Our Watford locksmith was called out to a residential property with shared occupancy. The customer wanted to improve security on the communal door. Our locksmith recommended and fitted a cylinder deadlock with a key and turn cylinder. This meant that all the occupants could leave the building without a key using the turn on the inside to lock and unlock the deadlock. This is a good solution for any multiple occupancy buildings as fire regulations state that all doors should open without the use of a key in the event of a fire. This is also the responsibility of any landlord or employer. Our locksmith also added a lock guard to the door for extra protection, strengthening the part of the door where lock was fitted.
Our emergency locksmith in St Albans was called to a business premises to replace an existing door, after an attempted break in. Our customer wanted a stronger high security door and to improve the security of their building, we were called out on a Friday morning. The old door was replaced with a solid core door and a British Standard Nightlatch and British Standard Deadlock were installed. We also added new hinges, hinge bolts, London bar and lock guard. This greatly improved the security of the building and we were able to respond quickly and complete job on the same day so premises was secure over the weekend.
For a free no obligation quote please call our St Albans locksmith on tel: 01727 537999 or email us: email@example.com .
If you type the word ‘Locksmith’ in to google the no 1 predicted next word is training. And if you are searching for ‘Locksmith Training’ then this is probably how you have found this article.
With high unemployment in the UK there are thousands of people out of work desperate to find a job and willing to re-train and switch careers. While Locksmithing has always been a steady job in the past, there is not as much work out there compared with some of the traditional construction trades like building, plumbing, carpentry and electrics.
Most Locksmith jobs are normally one offs, so there is not much chance at getting repeat business. If someone has lost their keys or been locked out, it is unlikely that they will do it repeatedly and if a locksmith installs the correct locks and advises their customer on the appropriate additional security measures, there should be no need for them to return. If locks are correctly installed and properly maintained they can last a life time.
I have noticed over the years that the Locksmith Industry especially where I am (London) has become saturated with new start-up locksmith companies, one man bands fresh from the latest 3 day locksmith training course, of which there are many, and more and more of the well established locksmith companies are getting less work and in some cases going out of business.
I do welcome competition as I think it’s healthy and not actually a bad thing, as it has got rid of a lot of the big call centres and maintenance firms with their army of sub contractors who used to dominate publications such as Yellow Pages with their advertising. They have now mostly been priced out of the market and customers are paying a much fairer price as a result, and are mainly dealing directly with a locksmith now.
A lot of people thinking of a new career or business opportunity are attracted to locksmith training courses as in theory you can go on a 3 day course, buy some tools and away you go. The trouble is, as with most services there is only a certain amount of work in the first place, its difficult to create more work because as a mobile locksmith, you are not really selling a product that you can convince people to buy, its more of a service. Generally as a mobile locksmith, most of the time you are relying on people’s misfortune, and luck that they pick your company over the hundreds of other locksmith companies out there.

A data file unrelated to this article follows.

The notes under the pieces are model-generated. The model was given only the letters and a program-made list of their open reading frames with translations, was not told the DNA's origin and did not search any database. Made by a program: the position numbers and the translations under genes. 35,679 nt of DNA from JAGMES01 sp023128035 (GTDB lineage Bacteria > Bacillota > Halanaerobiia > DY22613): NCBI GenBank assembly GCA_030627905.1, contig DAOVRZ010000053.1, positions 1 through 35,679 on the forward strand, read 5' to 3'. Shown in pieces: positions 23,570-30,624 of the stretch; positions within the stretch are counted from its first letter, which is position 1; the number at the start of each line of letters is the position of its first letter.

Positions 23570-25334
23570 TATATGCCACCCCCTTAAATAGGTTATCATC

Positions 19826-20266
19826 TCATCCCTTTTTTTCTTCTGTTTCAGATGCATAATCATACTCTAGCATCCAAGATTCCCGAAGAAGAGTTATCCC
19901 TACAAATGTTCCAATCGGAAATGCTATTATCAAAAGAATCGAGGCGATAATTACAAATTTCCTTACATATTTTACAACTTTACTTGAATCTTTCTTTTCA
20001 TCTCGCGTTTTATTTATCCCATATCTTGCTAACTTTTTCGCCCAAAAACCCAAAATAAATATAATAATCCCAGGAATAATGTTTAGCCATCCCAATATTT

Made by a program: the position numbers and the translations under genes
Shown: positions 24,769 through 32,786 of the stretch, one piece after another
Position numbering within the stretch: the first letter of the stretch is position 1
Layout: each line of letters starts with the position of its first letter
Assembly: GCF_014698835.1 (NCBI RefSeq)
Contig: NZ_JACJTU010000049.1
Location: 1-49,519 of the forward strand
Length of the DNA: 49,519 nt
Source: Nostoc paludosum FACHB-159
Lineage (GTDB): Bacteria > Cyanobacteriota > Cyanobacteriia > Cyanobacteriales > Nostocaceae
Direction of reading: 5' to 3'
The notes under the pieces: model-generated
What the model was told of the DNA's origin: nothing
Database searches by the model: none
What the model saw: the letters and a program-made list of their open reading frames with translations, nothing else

Due to the growing number of newly trained locksmiths, work is slowly drying up for many Locksmiths old and new, I’ve talked to a couple of people new to locksmithing looking for work who have forked out thousands of pounds on a course, new van and tools and are yet to have a customer call. As for the established locksmiths, many ironically are turning to making money from locksmith training courses. Try searching for ‘Locksmith Training’ on any of the big search engines and you will see exactly what I mean.
Here is an example:
There are dozens of 1-4 day locksmith training courses advertised on the internet, claiming you can ‘learn to be a locksmith in 3 days’ This is simply not true. I myself started off as a carpenter and joiner, taking an NVQ course at my local college and working for 5 years on building sites and in a workshop as a carpenter. Carpentry is a great place to start as a lot of jobs as a locksmith will require carpentry skills. I have seen quite a few jobs finished by other locksmiths and it was obvious that their carpentry skills weren’t up to scratch. Basic carpentry skills is a must, and on a 1-4 day course it is unlikely that you will gain the required skills and experience fitting all the different types of locking products to a good standard.
After being made redundant I was looking for work and a friend suggested that I get in contact with a local locksmith they knew as he was busy at the time (has recently gone out of business) and could do with an extra pair of hands. This meant going back to an apprentice wage for 6 months while I was training but it was worth it as he was passing on valuable knowledge and I was getting real ‘on the job training’ which is the only real way to learn how to be a locksmith. He would always remind me of that saying ‘they’ll never teach you this on any course’ and he was right.
So after a year or so I started to do the odd job for friends and family and got recommended by them, leading to my own jobs. This is the best way to start, rather than jumping straight in. You get to practice your customer skills and learn simple things like invoicing, banking and basic book-keeping.